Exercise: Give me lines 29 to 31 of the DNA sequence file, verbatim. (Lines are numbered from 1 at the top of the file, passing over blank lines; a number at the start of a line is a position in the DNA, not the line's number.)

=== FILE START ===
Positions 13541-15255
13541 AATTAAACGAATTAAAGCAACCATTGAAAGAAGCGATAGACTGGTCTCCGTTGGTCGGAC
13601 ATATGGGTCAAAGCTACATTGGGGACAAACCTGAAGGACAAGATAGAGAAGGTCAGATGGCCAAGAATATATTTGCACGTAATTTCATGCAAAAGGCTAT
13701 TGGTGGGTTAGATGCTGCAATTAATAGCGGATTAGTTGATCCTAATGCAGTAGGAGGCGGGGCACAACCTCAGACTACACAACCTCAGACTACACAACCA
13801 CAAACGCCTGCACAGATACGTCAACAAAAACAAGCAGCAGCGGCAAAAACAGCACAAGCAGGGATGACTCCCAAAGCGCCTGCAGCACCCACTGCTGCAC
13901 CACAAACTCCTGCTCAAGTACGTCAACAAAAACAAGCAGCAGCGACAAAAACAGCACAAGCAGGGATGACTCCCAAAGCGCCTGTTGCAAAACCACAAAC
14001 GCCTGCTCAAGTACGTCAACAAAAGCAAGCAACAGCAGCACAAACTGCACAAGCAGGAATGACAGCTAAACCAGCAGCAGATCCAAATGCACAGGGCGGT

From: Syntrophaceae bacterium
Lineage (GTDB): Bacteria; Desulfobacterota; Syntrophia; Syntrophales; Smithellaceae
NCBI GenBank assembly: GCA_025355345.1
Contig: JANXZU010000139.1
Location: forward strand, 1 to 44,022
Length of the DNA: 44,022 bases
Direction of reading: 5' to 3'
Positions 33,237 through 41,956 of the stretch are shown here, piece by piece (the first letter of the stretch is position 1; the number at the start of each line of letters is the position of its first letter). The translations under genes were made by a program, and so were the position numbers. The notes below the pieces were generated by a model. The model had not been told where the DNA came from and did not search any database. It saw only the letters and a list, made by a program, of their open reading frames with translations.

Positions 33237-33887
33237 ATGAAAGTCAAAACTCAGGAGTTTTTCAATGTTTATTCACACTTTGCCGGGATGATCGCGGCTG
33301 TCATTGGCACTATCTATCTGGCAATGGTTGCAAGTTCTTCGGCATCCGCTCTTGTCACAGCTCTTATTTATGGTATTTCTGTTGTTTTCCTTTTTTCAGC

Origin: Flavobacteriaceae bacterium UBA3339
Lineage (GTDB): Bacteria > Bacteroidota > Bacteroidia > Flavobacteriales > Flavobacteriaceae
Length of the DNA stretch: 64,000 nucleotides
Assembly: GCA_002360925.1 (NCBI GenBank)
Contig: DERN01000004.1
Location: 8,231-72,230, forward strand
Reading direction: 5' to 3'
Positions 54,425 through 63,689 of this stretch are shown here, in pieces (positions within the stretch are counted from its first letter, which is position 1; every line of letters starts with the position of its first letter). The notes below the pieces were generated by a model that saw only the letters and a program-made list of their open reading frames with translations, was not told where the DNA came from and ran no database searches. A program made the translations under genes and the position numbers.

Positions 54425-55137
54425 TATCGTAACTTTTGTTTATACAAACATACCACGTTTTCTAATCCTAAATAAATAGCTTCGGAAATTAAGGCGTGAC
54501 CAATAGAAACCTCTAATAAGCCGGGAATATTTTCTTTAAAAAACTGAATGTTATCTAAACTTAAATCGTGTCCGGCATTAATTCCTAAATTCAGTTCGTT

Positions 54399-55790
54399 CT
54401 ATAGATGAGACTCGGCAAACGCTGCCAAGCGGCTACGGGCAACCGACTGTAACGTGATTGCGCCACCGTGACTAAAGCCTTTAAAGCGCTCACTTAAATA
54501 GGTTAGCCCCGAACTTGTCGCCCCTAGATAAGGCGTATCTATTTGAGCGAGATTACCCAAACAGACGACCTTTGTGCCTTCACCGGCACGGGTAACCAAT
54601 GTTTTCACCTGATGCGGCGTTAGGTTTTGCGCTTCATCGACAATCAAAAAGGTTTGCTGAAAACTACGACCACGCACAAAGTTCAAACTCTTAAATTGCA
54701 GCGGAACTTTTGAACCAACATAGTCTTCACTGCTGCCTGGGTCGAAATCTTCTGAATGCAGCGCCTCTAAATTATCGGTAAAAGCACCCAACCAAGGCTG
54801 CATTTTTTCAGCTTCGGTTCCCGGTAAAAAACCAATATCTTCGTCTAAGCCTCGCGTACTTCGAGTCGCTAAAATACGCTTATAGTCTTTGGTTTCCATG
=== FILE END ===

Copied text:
54501 CAATAGAAACCTCTAATAAGCCGGGAATATTTTCTTTAAAAAACTGAATGTTATCTAAACTTAAATCGTGTCCGGCATTAATTCCTAAATTCAGTTCGTT

Positions 54399-55790
54399 CT